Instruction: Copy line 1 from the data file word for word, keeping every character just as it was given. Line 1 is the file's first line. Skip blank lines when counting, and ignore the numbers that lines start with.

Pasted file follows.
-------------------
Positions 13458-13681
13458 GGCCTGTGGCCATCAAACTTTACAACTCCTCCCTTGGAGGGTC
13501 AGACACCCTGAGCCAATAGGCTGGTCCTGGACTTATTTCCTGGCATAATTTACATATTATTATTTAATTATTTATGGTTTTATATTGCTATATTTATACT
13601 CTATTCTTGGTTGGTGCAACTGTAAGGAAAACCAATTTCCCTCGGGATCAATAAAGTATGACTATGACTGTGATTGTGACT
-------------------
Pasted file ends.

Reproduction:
Positions 13458-13681